(Pocket-lint) - Navman's latest satellite navigation system promises a bigger screen and simple instructions, so does it live up to the promise? We hit the road to find out.

The first thing you are likely to spot on the new iCN530 is the introduction of a large 3.5 inch screen that dominates the unit and compared to Garmin's cricket ball i3 is is decidedly massive.

From shying away from large screens on its budget entry level offering the iCN320, it's nice to see that Navman has reinstated it here.

The large screen certainly makes a difference and also means that drivers who like to see road layout or junctions coming up can do so. Alternatively users can opt to change the display and Navman has positioned a button to the right of the screen that allows you to switch views without having to delve into a myriad of menus and preference choices.

Views available consist of 2D, 3D, Instructions Only and the final one borrowed from the iCN320 - Big Arrows.

In addition to the view button the Navman iCN530 like other Navman models in the range also offers two further buttons for finding petrol stations and car parks. One press of the button and the nearest 99 are listed in distance order. A quick selection and the device will automatically re-route to the desired location.

While we think the petrol station option is a bit excessive, the parking can be a godsend if you regularly find yourself in towns you aren't familiar with.

When it comes to maps, Navman continues to use the same as before and these are easy to use and understand.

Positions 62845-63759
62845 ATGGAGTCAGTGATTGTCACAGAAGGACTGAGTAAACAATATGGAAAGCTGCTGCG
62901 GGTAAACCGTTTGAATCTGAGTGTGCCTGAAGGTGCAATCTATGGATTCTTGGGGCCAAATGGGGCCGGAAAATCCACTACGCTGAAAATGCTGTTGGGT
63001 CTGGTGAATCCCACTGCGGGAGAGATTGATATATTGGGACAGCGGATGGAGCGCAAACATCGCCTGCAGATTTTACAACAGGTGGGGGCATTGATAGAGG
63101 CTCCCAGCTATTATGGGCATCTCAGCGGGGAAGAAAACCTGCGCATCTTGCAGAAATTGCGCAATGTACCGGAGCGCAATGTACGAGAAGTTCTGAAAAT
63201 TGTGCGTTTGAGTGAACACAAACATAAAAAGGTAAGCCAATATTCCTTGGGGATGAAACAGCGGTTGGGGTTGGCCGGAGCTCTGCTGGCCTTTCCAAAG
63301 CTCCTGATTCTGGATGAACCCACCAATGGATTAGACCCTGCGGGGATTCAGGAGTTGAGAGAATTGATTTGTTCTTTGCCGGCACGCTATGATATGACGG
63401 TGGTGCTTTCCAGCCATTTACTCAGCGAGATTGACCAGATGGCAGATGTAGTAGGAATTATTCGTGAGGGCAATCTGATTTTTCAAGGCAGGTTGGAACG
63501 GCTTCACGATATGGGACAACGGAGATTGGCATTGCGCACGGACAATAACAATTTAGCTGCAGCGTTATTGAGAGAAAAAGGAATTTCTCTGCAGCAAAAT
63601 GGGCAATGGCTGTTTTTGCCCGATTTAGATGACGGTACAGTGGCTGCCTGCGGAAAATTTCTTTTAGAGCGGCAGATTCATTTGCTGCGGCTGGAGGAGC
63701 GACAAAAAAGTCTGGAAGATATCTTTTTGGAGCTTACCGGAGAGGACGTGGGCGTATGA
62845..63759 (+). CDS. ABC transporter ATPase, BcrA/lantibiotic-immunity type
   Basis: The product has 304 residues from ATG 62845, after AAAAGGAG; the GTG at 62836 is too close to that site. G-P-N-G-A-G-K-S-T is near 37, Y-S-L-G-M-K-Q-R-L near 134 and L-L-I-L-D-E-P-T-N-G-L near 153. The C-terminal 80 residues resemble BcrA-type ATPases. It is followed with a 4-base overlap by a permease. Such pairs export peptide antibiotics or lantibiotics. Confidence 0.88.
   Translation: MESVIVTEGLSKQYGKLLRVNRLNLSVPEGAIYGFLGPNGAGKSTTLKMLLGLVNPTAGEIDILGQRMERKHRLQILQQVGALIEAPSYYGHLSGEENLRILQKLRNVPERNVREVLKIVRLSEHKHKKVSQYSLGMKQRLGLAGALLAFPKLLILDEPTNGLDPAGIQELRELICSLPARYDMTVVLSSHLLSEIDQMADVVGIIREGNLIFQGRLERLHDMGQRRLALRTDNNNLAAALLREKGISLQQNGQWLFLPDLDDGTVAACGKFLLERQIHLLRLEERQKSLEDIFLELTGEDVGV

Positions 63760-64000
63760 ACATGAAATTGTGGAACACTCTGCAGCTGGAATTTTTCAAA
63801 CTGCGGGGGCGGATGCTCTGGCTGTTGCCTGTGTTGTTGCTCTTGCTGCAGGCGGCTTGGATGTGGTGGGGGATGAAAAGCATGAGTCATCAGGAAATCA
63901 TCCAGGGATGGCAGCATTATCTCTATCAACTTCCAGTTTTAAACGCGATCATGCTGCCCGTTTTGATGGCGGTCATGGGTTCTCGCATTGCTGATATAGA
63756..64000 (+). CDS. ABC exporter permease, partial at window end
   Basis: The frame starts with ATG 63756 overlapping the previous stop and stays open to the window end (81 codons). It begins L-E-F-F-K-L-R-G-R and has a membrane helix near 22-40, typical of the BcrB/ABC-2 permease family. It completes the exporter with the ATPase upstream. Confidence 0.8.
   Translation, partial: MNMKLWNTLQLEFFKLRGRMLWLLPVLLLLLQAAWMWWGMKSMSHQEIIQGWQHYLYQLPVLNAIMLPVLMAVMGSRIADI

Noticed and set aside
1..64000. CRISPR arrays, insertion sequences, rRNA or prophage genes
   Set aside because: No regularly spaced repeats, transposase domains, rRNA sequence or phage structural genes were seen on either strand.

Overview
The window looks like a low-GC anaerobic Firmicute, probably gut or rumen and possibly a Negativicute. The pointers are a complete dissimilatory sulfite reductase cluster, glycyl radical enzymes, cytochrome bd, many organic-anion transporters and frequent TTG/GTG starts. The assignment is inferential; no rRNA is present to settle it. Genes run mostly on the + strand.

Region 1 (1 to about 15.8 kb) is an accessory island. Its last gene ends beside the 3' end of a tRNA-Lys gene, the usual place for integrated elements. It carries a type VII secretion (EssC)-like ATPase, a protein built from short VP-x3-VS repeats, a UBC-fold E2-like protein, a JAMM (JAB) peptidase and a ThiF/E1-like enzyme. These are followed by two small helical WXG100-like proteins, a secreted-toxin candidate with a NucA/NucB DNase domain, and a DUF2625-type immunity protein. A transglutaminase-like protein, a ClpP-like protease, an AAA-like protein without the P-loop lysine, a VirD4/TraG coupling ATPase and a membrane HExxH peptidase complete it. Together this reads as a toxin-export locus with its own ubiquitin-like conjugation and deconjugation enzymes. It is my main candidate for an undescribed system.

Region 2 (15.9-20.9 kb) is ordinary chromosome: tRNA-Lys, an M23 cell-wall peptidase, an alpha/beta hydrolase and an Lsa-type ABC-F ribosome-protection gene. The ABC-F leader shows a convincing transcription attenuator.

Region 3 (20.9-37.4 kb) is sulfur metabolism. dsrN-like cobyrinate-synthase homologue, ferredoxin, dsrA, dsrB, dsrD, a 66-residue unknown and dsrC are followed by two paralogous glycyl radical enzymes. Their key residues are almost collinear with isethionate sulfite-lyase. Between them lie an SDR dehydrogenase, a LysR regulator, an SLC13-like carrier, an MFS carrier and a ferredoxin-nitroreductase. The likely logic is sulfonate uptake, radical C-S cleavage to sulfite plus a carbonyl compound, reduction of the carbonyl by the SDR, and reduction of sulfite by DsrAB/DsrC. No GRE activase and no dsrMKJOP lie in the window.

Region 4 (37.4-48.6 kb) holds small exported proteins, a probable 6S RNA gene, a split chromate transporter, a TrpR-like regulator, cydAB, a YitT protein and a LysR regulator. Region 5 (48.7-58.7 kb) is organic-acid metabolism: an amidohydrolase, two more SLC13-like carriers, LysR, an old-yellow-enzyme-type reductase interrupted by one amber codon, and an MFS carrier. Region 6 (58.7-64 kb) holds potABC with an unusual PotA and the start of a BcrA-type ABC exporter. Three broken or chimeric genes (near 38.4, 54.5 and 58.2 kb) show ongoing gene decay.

Upgraded from previous model is the inclusion of the new SiRF III chipset and this means you can get a GPS signal indoors. As we've mentioned in previous reviews of other GPS units, this makes a huge difference and means that you can get a route planned and loaded before leaving the house.

To help you even further Navman has included support for eight digit postcodes, not just seven, along with the ability to find addresses via area or town, street, or point of interest.

The iCN530 comes preloaded with the UK and Ireland already on the unit with a CD in the box for the rest of Europe should you feel the urge to go travelling.

Acknowledging that satnav crime is on the up, Navman has paid special attention to making sure the cradle can be easily detached from the windscreen when you leave the car.

While the front bracket looks like it will snap off after a couple of months use, the cradle does pop on and off the windscreen with ease as promised.

The catch? While the iCN530 will be small enough to fit in your pocket, it is only 22mm thick afterall, the cradle is still to bulky to be stowed in a bag and no attempt has been made to make this any more compact than it already is.


The iCN530 is a good solid GPS unit that gives a good performance overall. Directions are clear and the maps simple to understand, especially as you can choose your display.

Those looking to expand the system can opt for the optional extra TMC traffic cradle (£100) which in design is a vast improvement on Navman's previous efforts - for starters your dashboard won't be covered in cables.

Easy to use, this unit offers a viable alternative to the highly praised TomTom range and at £299 is an affordable entry into the world of satnav.

Writing by Stuart Miles.